How To Use 529 Funds To Pay for Studying Abroad

A college student using a 529 plan to study abroad

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Studying abroad in college can be an eye-opening experience, but there's just one potential obstacle: the price tag.

On average, the cost of studying abroad ranges between $7,000 and $15,000 per academic semester. While student loans, study abroad scholarships, and grants may cover some of that, there is another option. If you've contributed money to a 529 college savings plan for college expenses, those funds can be used to pay study abroad expenses, too.

Key Takeaways

  • You can use 529 college savings plan funds to pay for qualified education expenses such as tuition, room and board, and textbooks.
  • Travel-abroad expenses such as airfare or international health insurance would not be qualified education expenses and could not be paid for with 529 funds.
  • Before you commit 529 funds, make sure the host school abroad is eligible to participate in the Department of Education's student financial aid system.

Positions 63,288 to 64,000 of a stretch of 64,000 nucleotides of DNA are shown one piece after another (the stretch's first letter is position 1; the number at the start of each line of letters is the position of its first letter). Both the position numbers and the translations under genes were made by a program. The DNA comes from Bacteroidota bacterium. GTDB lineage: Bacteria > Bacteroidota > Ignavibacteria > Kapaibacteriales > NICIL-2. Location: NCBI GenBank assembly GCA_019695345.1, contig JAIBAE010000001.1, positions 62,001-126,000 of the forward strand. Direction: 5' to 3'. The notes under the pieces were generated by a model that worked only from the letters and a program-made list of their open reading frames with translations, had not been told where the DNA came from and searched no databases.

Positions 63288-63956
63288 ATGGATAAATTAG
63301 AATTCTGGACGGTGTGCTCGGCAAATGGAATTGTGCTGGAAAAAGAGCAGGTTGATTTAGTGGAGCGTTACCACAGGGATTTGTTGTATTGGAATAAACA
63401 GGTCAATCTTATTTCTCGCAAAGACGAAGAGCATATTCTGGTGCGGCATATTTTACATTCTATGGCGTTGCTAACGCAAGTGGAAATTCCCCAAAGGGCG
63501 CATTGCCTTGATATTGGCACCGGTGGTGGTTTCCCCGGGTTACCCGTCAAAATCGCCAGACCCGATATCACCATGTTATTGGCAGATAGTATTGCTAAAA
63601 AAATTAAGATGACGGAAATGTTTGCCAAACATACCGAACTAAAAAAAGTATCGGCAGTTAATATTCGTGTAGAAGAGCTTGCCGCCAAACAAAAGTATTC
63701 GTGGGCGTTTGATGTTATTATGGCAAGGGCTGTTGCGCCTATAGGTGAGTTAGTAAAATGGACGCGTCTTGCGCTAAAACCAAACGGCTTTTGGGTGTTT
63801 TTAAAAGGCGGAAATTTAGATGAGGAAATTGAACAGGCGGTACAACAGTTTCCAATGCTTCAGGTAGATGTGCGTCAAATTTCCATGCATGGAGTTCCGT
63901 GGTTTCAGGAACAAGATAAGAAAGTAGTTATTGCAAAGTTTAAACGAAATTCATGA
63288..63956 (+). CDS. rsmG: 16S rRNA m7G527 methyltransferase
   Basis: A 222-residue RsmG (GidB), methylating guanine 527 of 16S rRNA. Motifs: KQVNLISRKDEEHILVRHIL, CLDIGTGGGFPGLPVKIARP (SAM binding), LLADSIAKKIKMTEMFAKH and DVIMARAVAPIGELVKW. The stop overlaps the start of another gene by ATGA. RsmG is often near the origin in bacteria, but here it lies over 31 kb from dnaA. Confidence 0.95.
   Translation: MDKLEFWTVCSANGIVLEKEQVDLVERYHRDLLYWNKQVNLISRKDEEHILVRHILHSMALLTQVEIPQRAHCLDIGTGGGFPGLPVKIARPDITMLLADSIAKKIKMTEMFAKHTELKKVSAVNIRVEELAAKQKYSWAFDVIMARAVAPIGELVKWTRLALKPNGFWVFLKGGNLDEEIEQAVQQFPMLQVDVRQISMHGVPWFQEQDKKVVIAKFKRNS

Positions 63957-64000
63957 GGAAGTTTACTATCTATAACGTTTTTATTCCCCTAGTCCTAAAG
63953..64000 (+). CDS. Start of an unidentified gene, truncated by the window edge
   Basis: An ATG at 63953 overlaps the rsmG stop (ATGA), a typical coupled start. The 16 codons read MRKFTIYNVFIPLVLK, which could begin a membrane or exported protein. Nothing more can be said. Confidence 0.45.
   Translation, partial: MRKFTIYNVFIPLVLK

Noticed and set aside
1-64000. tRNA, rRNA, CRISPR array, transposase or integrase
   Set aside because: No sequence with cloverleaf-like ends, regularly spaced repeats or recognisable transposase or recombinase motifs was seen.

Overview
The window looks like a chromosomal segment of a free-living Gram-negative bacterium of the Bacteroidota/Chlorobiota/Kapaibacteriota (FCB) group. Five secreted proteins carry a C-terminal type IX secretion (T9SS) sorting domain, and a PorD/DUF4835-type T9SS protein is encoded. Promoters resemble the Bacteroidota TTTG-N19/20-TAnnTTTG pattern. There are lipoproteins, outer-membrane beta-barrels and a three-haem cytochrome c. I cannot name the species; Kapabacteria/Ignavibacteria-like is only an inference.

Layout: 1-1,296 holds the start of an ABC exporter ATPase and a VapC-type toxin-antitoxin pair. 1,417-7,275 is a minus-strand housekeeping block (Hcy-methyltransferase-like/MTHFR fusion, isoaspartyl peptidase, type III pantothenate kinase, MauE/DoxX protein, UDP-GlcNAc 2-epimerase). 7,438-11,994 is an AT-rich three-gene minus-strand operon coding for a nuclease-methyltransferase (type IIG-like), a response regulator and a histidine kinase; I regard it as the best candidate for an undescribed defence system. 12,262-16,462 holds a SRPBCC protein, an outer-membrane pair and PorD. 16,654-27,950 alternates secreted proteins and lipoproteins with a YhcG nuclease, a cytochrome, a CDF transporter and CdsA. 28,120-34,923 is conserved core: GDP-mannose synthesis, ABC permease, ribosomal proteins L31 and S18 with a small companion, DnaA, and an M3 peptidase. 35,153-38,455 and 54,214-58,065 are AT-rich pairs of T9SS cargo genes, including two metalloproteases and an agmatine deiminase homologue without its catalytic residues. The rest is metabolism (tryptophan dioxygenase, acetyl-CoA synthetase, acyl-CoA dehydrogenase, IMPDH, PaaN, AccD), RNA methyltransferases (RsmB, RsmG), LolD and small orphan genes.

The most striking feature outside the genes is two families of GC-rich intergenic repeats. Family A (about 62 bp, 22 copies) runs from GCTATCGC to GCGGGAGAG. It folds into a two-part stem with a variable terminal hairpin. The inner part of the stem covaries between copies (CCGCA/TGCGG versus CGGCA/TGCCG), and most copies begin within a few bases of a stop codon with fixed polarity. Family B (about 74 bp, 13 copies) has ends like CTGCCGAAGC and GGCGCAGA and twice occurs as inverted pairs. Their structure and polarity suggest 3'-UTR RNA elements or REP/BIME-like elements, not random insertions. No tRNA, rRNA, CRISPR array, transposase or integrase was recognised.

Using a 529 Plan To Pay for the Cost of Studying Abroad

529 plans are designed to offer a tax-advantaged way to save for qualified higher education expenses at eligible colleges and universities. The types of expenses typically covered include:

  • Tuition and fees
  • Room and board
  • Textbooks
  • Computer software and equipment

The same rules that apply when using 529 funds to pay for college in the U.S. carry over when using the money to cover the cost of studying abroad. Simply, for a 529 plan withdrawal to be considered qualified and thus, tax-free, the money must be used to pay qualified study abroad expenses at a college or university that's eligible to participate in federal student aid programs.

The Department of Education maintains a list of international schools (including medical schools) that participate in federal student aid programs. If you plan to use student loans to pay some of the cost of studying abroad, they'll just need to fill out the Free Application for Federal Student Aid (FAFSA) as usual.

Costs Your 529 Plan Will and Won't Cover

So what expenses can be covered? The same list of things that would be covered at your home school mentioned earlier. The more important consideration is what you cannot use 529 account money for when paying the cost of studying abroad. That list includes: